Issues in Metric Selection and the TPC-D Single Stream Power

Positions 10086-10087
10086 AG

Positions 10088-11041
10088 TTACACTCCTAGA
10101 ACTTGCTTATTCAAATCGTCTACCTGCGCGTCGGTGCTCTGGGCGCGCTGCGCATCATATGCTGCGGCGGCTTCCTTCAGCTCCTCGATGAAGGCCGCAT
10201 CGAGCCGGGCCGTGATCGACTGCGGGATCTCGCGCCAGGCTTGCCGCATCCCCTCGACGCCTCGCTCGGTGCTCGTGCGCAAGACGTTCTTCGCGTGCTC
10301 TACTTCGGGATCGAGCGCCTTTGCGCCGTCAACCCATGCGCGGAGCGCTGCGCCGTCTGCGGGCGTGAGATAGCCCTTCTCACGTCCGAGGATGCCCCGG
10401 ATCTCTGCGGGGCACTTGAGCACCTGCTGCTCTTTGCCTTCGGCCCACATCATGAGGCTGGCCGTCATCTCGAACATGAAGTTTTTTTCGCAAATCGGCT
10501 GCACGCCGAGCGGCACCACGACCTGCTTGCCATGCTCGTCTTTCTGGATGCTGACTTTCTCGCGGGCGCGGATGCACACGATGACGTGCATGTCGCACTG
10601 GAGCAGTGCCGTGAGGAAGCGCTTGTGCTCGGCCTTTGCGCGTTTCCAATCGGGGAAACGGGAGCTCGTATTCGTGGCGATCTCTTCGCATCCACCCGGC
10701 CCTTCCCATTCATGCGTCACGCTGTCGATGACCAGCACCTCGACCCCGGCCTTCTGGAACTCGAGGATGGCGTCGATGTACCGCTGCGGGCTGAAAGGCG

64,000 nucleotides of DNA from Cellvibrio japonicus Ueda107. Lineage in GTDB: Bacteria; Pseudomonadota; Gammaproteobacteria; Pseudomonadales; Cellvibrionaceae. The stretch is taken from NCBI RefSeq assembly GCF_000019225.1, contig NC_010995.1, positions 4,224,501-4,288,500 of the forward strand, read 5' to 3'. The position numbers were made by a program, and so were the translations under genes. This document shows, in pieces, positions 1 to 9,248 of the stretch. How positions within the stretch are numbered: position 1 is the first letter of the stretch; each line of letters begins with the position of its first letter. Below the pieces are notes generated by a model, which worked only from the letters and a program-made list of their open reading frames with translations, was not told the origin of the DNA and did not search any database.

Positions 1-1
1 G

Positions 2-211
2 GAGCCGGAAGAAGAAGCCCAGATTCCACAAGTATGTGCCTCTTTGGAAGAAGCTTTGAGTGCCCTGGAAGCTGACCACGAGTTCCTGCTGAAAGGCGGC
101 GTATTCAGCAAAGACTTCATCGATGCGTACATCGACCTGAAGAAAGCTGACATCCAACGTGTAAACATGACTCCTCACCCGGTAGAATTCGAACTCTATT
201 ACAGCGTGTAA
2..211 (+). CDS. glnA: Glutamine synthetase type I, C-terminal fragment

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1 Issues n Metrc Selecton and the TPC-D Sngle Stream Power Alan Crolotte AT&T Global Informaton Solutons The purpose of ths paper s to examne some of the ssues faced by benchmark desgners n stuatons where potentally very large and very small numbers need to be aggregated nto a sngle number.we use, as an example, the case of TPC-D and examne the soluton retaned as descrbed n the TPC-D Draft 6.0 []. The paper focuses on basc ssues whch are at the core of the metrc selecton problem and how choces on the basc ssues naturally lead to choces on metrc alternatves. To smplfy the dscusson, a mathematcal appendx (Appendx A) has been provded thus freeng up the text from mathematcs as much as possble. The Problem In a stuaton where test results for a sngle vendor can be dstrbuted over a very wde range, how can one aggregate all the results nto a sngle fgure of mert so that () the underlyng busness model s represented n the metrc and (2), meanngful vendor to vendor comparsons can be performed? Also, we assume that "small s good".e., a low metrc equates to a good score. Ths s the case for the 9 TPC-D queres [] whch represent a large sample of realstc busness questons n a decson-support envronment. For a gven system and a gven database sze, query executon tmes can vary over a wde range, e.g. some queres could take a few seconds whle others could take several mnutes or even hours. Small ndvdual observatons should, of course, equate to a good score. Averagng, n some fashon, the observatons,.e. fndng a characterstc of central tendency, and takng the nverse wll provde such a score. The smplest characterstc of central tendency s the smple mean whch s equal to the sum of all observatons (query tmes for TPC-D) dvded by the number of observatons. The man advantage of usng the smple mean s ts "physcal" sgnfcance. For TPC-D ts nverse s the average number of queres processed per unt of tme. One of the well- known drawbacks of the arthmetc average s ts senstvty to large observatons whch are out of scope. For nstance, f all observatons are wthn the to 0 range an abnormal observaton of 000 could domnate the arthmetc average so much that the resultng value could be meanngless. In ths knd of a stuaton t s customary to resort to the geometrc average. However, the geometrc average s not a unversal panacea as we see n the sequel. For a gven set of n observatons (e.g. TPC-D query tmes) x 's, the smple mean x - s gven by x - x + x x 2 n n and the geometrc average g s gven by the formula g n x x...x (the query power metrc s computed as the nverse of g.) The formula defnng g 2 n looks smple but t s somewhat confusng when one tres to understand ts physcal meanng. By takng the logarthm and bearng n mnd ts elementary propertes (.e and ), the formula for g can be rewrtten as log x + log x log x 2 n log g n Vewng the geometrc average n ths fashon provdes a more ntutve approach to understandng a metrc based on a geometrc average. Ths s a result of the fact that addng s "easer" than multplyng, the very reason why logarthms were nvented. Wth ths formula we see that the geometrc average can be vewed as an average also! Remember that the smple mean s very senstve to large out of scope values. The same apples to the geometrc average except that the senstvty s to very small values of x resultng n very large (negatve) values of logx.